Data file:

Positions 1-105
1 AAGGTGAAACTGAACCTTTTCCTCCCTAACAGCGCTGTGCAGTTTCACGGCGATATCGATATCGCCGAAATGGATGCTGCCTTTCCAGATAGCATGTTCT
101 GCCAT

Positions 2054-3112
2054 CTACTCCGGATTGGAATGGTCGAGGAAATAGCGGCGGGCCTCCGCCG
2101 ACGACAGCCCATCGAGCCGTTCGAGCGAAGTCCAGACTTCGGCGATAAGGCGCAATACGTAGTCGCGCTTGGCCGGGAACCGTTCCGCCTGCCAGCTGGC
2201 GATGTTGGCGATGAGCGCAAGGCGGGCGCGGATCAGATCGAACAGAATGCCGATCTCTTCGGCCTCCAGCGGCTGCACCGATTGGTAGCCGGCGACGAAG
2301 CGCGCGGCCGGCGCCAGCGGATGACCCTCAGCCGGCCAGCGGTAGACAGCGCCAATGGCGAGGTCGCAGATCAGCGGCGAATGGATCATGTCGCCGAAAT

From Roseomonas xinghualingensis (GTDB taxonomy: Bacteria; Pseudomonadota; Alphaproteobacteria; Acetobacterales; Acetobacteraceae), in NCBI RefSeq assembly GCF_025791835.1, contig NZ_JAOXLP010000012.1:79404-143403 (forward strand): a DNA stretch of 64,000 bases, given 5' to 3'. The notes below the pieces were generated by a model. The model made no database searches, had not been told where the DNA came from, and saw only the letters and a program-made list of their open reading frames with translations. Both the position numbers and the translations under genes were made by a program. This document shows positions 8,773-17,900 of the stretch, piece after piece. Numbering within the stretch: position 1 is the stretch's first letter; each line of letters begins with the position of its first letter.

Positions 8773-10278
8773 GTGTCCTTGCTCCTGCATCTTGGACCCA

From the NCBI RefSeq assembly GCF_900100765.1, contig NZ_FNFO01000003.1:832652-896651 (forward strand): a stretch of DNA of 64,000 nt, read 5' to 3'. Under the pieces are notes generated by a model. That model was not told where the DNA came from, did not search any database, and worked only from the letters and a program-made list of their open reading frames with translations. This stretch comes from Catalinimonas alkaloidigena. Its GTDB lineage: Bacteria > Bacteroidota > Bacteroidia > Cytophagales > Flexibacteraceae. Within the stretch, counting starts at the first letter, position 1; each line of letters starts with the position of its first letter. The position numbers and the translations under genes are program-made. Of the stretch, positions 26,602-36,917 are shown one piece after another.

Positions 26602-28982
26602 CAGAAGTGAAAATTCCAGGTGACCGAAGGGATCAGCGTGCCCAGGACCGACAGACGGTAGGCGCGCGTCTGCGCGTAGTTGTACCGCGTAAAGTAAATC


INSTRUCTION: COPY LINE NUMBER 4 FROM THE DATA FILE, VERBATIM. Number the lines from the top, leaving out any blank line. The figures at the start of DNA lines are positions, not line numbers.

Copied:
Positions 2054-3112